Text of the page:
Who doesn’t love puppies and kittens? Ever been to an outdoor restaurant in Korea? Er, never mind. How great would it be to spend all day hanging out with loving, licking, kindly animals? What’s the worst that could happen? You suffer a bit of cuteness?
Either these two love each other, or they are in the final death throes.
Well, you might want to hold your horses. Literally. While it is true that you will be spending time with a good deal of four-footed friends (if you are good at your job, hopefully not too many of them hobble out of there three-footed), you will actually be passing the bulk of your days dealing with two-footed ones. Not flamingos. So glad we don’t have to spell everything out for you.
Who pays you? Yep, humans.
These pets won’t be calling in to schedule check-ups themselves. You will have to communicate medical information to owners in a way they will understand, discuss treatment options with them, and once in a while deliver some really bad Taxidermy.com news. If you broke a lot of things in your house when you were a child, you’re probably already pretty skilled at this. (And who said no good could come out of being a juvenile delinquent?)
Also, it won’t be exclusively kittens and puppies you will be treating. You may have to breathe life into a special gerbil, apply bandages to an iguana, or defibrillate a ferret. And even many of the kittens grow into scratching, clawing monsters, and many of the puppies become snapping, kicking behemoths. By the time you’re finished with a day’s work, it’s possible you may need medical attention yourself. And while you’re doing all of this fine work, your definition of “gross” will expand dramatically. From one client: “That is how we knew with 100% certainty that we had been feeding our dog Chester way way way way too much bran…”
But you are providing a valuable service and (ideally) making both animals and owners very, very happy. Especially as we start to realize how disappointing and disgusting our fellow man really is, animals take on more importance in our lives. And even if they leave you black and blue and ready for a vacation, you will be able to sleep well knowing you are helping to save lives and promote good health.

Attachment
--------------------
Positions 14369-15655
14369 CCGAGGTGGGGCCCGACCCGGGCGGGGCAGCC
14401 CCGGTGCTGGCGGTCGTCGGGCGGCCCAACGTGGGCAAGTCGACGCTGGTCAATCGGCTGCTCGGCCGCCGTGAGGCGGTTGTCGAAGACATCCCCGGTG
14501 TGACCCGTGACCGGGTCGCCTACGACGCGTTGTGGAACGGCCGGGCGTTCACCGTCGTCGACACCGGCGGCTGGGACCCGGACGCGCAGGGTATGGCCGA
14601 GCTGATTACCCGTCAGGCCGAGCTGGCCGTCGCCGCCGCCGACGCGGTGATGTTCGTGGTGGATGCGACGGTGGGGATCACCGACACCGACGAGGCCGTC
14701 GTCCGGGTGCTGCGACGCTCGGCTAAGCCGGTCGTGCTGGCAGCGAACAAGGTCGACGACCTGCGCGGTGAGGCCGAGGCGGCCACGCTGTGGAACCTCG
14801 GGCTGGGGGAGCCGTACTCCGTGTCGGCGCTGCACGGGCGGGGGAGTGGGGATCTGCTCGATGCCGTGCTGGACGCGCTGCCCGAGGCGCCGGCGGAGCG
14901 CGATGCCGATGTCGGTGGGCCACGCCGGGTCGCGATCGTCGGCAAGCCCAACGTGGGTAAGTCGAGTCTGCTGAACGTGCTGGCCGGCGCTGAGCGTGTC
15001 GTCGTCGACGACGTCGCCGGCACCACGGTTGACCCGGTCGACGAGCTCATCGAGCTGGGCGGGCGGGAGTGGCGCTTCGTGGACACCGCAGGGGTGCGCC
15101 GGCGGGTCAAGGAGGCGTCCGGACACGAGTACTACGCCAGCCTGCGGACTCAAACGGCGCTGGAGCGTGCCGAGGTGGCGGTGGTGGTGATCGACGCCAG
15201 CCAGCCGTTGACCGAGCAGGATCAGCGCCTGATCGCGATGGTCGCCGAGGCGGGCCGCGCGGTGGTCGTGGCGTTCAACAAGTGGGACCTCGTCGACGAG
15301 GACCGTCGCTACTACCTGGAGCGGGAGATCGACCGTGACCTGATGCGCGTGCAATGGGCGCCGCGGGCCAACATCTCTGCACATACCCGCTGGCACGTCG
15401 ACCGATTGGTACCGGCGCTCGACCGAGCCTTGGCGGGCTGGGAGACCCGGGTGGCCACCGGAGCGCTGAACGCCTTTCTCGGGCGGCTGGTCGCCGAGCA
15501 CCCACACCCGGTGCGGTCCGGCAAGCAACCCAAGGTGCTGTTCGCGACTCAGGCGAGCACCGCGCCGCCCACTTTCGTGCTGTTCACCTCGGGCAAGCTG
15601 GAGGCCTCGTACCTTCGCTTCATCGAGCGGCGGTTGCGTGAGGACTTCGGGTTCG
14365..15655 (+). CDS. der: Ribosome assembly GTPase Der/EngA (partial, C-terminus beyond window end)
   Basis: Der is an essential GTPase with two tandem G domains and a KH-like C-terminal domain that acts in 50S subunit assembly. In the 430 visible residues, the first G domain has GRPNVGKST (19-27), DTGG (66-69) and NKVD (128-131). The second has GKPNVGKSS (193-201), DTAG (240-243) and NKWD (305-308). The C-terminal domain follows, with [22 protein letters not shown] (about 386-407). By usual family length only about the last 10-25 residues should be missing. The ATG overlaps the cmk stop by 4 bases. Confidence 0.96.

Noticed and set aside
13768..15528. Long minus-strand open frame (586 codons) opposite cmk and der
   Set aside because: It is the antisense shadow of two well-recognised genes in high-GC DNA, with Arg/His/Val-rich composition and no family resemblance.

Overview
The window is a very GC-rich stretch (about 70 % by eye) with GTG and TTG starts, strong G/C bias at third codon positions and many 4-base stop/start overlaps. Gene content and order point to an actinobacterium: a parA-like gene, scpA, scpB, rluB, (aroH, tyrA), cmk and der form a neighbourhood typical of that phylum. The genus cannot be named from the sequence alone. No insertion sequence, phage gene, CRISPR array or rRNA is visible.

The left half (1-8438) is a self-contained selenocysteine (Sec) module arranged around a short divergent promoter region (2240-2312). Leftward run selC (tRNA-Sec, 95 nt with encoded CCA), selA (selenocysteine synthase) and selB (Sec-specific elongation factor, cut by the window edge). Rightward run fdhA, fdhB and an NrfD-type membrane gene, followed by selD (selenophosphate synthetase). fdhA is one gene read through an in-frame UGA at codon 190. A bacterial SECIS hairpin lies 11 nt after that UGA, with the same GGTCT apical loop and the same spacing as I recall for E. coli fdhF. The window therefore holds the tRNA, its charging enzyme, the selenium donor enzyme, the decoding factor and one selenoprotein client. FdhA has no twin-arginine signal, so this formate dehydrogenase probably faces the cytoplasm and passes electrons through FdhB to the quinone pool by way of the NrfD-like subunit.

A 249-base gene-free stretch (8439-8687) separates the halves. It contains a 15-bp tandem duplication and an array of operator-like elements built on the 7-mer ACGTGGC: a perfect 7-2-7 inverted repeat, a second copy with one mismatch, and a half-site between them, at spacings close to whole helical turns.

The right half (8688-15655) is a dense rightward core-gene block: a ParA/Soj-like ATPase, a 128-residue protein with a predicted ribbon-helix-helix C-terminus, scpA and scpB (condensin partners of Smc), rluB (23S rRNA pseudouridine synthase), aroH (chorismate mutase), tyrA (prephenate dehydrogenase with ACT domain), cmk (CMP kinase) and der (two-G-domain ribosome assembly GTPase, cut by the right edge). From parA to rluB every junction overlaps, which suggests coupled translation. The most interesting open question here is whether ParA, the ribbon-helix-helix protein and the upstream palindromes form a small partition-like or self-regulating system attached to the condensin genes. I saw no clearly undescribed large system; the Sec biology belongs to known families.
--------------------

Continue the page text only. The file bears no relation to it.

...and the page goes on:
As a veterinarian, you probably won't have to work quite the ridiculous hours that many "people doctors" work, but you're still putting in more than the standard 8 hours required of most 9-to-5ers. And, like the people doctors, while you are at work, you're working. There isn't much down time. Either you have a scheduled appointment, or someone with an unscheduled appointment drops in, or you have to perform an operation, or there's a patient (the patient's owner, technically) on the phone with a question, and so on. You won't have a lot of time to relax in your office and play solitaire for 15 minutes. So if you're interested in being a vet, be ready to throw yourself into it wholeheartedly, and to dedicate your life to it. Puppies and kitties everywhere will thank you for it.
Taking care of sick animals is a pretty special undertaking; there is not much more depressing than a debilitated dog, and not much more heartwarming than one who is suddenly feeling better and bounding around the room like a maniac. You are the one who gets to be responsible for creating that transformation. It can be sad at times, but it can be unbelievably rewarding and gratifying at others. If you have a genuine passion for helping our furry and feathered friends, and are also not entirely repulsed by the idea of having to work and communicate with humans as well, it may be a veterinarian's life for you.